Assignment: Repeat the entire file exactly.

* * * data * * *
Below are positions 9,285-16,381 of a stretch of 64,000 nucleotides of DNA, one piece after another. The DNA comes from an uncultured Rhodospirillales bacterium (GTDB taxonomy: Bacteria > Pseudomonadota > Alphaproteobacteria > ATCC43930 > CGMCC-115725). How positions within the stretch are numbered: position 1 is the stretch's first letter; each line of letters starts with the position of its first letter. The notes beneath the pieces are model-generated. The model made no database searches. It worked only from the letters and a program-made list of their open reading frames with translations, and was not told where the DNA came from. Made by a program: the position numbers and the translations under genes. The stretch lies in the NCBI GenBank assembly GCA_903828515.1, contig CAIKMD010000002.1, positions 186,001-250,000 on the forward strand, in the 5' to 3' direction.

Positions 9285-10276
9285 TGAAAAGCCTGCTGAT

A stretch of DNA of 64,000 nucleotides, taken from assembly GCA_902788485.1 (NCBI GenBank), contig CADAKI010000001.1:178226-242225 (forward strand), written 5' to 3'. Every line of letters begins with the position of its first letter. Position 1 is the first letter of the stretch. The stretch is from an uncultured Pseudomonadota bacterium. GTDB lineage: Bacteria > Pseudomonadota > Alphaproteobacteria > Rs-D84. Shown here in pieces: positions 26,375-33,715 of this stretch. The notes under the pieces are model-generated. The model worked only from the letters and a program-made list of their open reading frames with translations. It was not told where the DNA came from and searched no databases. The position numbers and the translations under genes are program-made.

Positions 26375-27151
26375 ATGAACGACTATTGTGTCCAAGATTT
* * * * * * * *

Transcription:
Below are positions 9,285-16,381 of a stretch of 64,000 nucleotides of DNA, one piece after another. The DNA comes from an uncultured Rhodospirillales bacterium (GTDB taxonomy: Bacteria > Pseudomonadota > Alphaproteobacteria > ATCC43930 > CGMCC-115725). How positions within the stretch are numbered: position 1 is the stretch's first letter; each line of letters starts with the position of its first letter. The notes beneath the pieces are model-generated. The model made no database searches. It worked only from the letters and a program-made list of their open reading frames with translations, and was not told where the DNA came from. Made by a program: the position numbers and the translations under genes. The stretch lies in the NCBI GenBank assembly GCA_903828515.1, contig CAIKMD010000002.1, positions 186,001-250,000 on the forward strand, in the 5' to 3' direction.

Positions 9285-10276
9285 TGAAAAGCCTGCTGAT

A stretch of DNA of 64,000 nucleotides, taken from assembly GCA_902788485.1 (NCBI GenBank), contig CADAKI010000001.1:178226-242225 (forward strand), written 5' to 3'. Every line of letters begins with the position of its first letter. Position 1 is the first letter of the stretch. The stretch is from an uncultured Pseudomonadota bacterium. GTDB lineage: Bacteria > Pseudomonadota > Alphaproteobacteria > Rs-D84. Shown here in pieces: positions 26,375-33,715 of this stretch. The notes under the pieces are model-generated. The model worked only from the letters and a program-made list of their open reading frames with translations. It was not told where the DNA came from and searched no databases. The position numbers and the translations under genes are program-made.

Positions 26375-27151
26375 ATGAACGACTATTGTGTCCAAGATTT